Jews & Sports on the International Scene

Print this page Print this page

Sports in Jewish Tradition

Were Jews part of this enthusiasm? Of course, the seeming contradiction between Judaism and sports is not entirely without ground. In Jewish tradition, learning always played a central role, and every other activity was considered a waste of time. Moreover, in Greek and Roman times, sports were associated with idol worship, and the gymnasium was a place to perform in the nude.

Still, physical activities were not absent from Jewish history even in premodern times. There are some reports of Talmudic sages being active in physical activities, such as Rabbi Simeon b. Lakish ("Resh Lakish"), who was a professional gladiator.

In the Middle Ages, there are more reports of Jews in diverse sporting activities, including ball games. Thus, we also possess rabbinical responsa relating to the question of whether ball games were permitted in sixteenth- and seventeenth-century societies. In contrast to the strict objection expressed by the author of the Shulkhan Arukh, Rabbi Yosef Caro of Palestine, his colleague Moses Isserles of Cracow allowed ball games in public with reference to their enormous popularity.

We also know some details of how those games worked in early modern Europe. In a rabbinical responsum around 1560, Rabbi Moses Provenzal of Mantua explained two versions of a kind of premodern tennis game (one with racket, the other without), which included betting on the winner.

His responsum made clear that on Shabbat one was prohibited from playing for money and should distribute the gains in the form of food products. He also forbade the use of rackets, since they could break and one would be tempted to repair them on Shabbat. Of course, Rabbi Provenzal emphasized, one was not to play during the time of the synagogue sermon. Otherwise he did not object to the game.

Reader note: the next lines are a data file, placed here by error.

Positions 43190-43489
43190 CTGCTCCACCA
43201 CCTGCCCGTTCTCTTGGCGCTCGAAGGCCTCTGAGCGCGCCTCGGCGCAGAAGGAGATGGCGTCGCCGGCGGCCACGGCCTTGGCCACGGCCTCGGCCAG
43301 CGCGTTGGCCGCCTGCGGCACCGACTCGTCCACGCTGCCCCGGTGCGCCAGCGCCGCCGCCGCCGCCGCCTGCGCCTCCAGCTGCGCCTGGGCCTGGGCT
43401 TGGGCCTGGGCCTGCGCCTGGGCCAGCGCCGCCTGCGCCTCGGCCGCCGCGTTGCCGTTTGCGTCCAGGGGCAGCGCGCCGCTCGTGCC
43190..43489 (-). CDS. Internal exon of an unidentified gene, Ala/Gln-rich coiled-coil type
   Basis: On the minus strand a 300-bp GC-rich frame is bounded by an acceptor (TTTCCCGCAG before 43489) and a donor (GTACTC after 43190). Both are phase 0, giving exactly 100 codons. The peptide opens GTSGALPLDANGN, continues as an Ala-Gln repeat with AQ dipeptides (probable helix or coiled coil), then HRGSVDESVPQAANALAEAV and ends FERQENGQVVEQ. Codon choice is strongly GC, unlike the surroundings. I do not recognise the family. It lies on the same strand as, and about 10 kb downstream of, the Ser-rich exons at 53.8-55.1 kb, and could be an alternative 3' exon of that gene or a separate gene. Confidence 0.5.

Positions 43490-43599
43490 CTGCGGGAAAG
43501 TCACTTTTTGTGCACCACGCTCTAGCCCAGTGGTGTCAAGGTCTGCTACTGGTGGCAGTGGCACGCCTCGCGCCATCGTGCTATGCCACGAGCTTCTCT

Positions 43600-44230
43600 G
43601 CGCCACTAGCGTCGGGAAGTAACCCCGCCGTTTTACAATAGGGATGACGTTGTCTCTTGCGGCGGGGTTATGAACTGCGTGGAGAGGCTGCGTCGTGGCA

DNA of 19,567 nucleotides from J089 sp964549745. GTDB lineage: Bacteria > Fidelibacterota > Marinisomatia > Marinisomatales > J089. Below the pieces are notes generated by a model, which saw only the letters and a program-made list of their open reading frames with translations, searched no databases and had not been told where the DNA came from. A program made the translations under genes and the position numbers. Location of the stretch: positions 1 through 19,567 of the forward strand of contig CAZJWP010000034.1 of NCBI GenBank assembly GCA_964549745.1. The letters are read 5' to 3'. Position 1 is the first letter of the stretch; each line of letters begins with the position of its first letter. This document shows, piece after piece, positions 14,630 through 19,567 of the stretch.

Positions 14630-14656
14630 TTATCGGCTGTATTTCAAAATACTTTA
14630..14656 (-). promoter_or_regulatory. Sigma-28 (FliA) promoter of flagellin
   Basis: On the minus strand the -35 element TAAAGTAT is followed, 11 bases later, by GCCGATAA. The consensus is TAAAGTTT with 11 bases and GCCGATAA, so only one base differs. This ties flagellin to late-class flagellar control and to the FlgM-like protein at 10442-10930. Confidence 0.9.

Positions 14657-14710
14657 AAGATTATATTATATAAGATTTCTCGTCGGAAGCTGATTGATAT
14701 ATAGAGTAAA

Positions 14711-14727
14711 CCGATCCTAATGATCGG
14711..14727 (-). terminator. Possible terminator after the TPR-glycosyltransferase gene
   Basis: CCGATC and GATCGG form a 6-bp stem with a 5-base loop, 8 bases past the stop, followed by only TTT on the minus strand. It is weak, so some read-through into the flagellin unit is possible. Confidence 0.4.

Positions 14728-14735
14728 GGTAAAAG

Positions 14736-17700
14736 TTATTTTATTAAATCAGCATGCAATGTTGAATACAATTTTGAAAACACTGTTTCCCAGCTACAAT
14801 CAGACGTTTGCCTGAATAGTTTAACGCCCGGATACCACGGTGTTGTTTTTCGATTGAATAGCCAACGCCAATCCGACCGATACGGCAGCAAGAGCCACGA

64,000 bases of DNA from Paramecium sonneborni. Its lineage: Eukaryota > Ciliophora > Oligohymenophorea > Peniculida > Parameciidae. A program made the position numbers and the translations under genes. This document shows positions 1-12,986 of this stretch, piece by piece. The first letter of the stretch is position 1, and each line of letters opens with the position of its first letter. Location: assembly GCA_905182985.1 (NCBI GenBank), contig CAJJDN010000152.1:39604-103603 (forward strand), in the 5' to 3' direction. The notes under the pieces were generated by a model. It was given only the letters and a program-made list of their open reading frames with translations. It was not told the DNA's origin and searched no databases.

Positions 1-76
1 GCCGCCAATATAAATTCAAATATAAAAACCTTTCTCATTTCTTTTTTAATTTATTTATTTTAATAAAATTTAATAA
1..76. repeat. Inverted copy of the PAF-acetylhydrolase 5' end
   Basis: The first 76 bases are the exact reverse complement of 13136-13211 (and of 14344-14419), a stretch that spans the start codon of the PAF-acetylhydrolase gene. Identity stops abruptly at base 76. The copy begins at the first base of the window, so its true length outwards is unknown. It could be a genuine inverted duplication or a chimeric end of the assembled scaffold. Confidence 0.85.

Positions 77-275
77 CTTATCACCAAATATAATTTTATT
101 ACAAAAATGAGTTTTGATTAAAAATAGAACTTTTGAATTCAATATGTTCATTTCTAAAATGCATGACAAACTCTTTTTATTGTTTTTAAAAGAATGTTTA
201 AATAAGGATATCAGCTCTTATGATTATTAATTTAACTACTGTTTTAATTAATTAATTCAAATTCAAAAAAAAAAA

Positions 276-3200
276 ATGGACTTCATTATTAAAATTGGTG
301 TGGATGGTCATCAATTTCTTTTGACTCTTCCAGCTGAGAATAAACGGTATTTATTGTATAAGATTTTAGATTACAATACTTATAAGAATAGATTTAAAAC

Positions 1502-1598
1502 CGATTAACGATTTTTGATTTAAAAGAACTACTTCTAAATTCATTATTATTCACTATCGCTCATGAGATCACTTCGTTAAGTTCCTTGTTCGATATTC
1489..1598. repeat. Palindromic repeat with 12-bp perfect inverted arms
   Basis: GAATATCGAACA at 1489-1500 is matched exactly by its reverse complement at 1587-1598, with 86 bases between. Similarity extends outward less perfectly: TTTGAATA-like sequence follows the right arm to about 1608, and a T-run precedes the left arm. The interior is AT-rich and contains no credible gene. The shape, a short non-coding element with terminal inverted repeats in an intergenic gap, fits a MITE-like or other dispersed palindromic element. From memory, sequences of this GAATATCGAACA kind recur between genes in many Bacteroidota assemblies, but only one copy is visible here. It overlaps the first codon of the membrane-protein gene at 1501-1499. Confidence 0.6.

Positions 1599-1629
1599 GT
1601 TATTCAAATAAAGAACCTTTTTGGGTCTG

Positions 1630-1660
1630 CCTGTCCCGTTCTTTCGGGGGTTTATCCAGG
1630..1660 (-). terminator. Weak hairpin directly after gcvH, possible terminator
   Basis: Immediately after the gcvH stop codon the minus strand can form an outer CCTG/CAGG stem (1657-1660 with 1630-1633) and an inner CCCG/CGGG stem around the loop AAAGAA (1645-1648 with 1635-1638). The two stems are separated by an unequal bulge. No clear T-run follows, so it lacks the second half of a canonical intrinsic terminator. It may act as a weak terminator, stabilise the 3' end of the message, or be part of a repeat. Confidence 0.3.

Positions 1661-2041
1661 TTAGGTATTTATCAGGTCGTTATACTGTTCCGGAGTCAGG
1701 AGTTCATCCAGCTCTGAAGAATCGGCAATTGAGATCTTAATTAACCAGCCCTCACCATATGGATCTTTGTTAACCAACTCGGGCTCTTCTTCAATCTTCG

In nineteenth-century Central Europe when enthusiasts gathered around the "father" of the gymnastics movement, Turnvater Jahn, Jews were rarely among its pioneers. It wasn't easy for them, either, to participate in a physical exercise closely tied with nationalist romantic notions, which often included a good dose of antisemitism.

By the end of the nineteenth century many gymnastics and sports associations made it clear that they would not welcome Jewish members, and thus they stood in line with student associations and parts of the youth movement. The image of the "Jewish body," which was not considered equal with the "Aryan body," began to play an ever-larger role in the minds of antisemites.

Zionism & the Jewish Body

It was the young Zionist movement, which around the turn of the century took up most fiercely the fight for the equalization of the Jewish body. Zionism not only rose in order to make Europe's Jews resettle in their old home of Palestine, but also to create a "new Jew." In Theodor Herzl's words that meant "aus Judenjungen junge Juden zu machen" (to form young Jews out of Jewish lads). In this respect, the Zionists demanded a completion of emancipation, not just in a mental, but also in a physical sense, thus responding to the earliest calls heard in the fight for emancipation.

Did you like this article?  MyJewishLearning is a not-for-profit organization.

Please consider making a donation today.

Michael Brenner

Michael Brenner is Professor of Jewish History and Culture at the University of Munich.